One of my goals for this week, given my recent health issues, was to be able to participate in the activities I wanted to without having to tell anyone about said issues. I didn't want to go to the beach volleyball or tennis court and have to leave after five minutes because I couldn't play. With one exception, I was able to do that. I played beach volleyball, water volleyball, tennis a couple of times, golf, "mushball", rode the pedal carts around the forest trails, and swam with Ryan for a little while. The one exception was the climbing wall. Before I started I told the people running it that I had had surgery a few months ago and wasn't sure how strong I was. I managed to make it about 1/3 of the way to the top before I lost confidence in my strength and decided to come back down. Nicky made it to about the same place as me, and Ryan zipped to the top. Both the boys tried (and completed) the "vertical playground", a climbing obstacle course with rope ladders and tires and stuff. I didn't try that one.

On Tuesday night, they had a new thing called Retro Night, which was quite innovative. They went through the 60's, 70's, 80's, and 90's and played music from each decade. There were group participation events and the winners got special Retro Night money, similar to Canadian Tire money. There were four denominations, each with pictures of a different "icon": $1 (Darth Vader), 75c (Madonna), 50c (Jimi Hendrix), and 25c (Elvis). With the money, you could play various games where you could win more money, or you could buy candy, snacks, or root beer floats (yum – I had two). They had various dance events including the twist and the macarena and all participants got $1. They had a hula hoop event, where anyone who wanted to could try a hula hoop for 30 seconds, and they'd give you $1 just for trying. There were trivia questions and the first person to shout out the answer won $1. There were games like Twister, bean bag toss, and knocking down milk bottles, and you could win money that way too. It was a very neat idea, and lots of fun for everybody.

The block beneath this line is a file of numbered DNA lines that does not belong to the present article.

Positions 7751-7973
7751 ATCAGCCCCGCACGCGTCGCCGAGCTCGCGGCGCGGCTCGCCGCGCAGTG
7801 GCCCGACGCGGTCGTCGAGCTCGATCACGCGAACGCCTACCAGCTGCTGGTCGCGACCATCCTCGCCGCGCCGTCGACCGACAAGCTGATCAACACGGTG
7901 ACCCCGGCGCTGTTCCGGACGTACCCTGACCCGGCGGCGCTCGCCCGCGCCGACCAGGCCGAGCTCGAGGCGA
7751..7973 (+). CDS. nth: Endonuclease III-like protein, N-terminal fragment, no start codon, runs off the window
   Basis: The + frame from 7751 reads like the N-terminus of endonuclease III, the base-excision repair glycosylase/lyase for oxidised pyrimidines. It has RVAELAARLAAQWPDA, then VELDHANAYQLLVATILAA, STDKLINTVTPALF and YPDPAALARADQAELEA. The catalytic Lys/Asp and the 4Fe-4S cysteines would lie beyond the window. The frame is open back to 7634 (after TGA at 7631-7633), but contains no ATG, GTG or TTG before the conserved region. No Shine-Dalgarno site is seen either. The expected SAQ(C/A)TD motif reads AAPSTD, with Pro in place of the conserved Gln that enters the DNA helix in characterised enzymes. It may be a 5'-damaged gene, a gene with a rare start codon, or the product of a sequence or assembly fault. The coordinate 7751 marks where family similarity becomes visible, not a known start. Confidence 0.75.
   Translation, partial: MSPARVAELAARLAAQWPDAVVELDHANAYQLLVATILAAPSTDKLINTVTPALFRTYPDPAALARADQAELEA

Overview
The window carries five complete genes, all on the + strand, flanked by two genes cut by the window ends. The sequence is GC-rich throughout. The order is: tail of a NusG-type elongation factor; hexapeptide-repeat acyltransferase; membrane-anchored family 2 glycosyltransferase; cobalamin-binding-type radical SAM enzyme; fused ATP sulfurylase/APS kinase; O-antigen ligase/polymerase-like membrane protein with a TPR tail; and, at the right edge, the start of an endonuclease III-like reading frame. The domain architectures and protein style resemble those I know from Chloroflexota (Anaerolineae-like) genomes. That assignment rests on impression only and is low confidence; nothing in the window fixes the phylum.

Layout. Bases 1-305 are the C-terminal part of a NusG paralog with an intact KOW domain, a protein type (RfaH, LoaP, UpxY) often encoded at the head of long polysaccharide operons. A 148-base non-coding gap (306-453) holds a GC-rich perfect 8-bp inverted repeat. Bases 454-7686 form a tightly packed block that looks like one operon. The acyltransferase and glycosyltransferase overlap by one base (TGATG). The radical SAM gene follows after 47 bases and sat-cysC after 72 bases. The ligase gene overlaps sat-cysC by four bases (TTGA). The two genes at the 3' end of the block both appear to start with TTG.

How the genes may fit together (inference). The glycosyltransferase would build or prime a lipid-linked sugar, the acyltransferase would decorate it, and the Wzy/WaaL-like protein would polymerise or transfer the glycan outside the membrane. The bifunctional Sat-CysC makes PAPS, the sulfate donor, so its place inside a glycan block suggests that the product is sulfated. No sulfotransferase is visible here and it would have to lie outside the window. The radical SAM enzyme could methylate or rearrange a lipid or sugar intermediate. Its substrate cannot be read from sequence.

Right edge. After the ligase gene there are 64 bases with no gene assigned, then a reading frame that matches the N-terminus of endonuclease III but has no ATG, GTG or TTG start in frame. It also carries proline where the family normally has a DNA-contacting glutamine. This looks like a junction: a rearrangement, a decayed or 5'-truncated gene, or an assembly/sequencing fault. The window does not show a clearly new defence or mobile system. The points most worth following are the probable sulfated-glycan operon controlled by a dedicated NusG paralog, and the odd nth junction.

One of the highlights of the evening, for everyone else anyway, was the a particular contest. The host said that they were looking for three dads to volunteer for a contest, without saying the name of the contest or what it was about. Gail said that it looked like a trivia contest and that I should definitely get up there so I volunteered. Bad move. He announced the name of the contest - they were looking for Mr. Fern 2010, and at that point I wished I'd had a couple more Caesars at dinner. (Jeff came up to me after it was all over and asked "Did you learn anything from all this?" I answered "Yes - don't put your hand up when they ask for volunteers".) We had three tasks to perform and audience applause at the end would decide the winner. The first was a disco dance contest. I went second, and waved over to Ryan and Nicky to join me. Nicky declined but thank god Ryan came up and danced with me or I would have... um... looked silly. Never mind.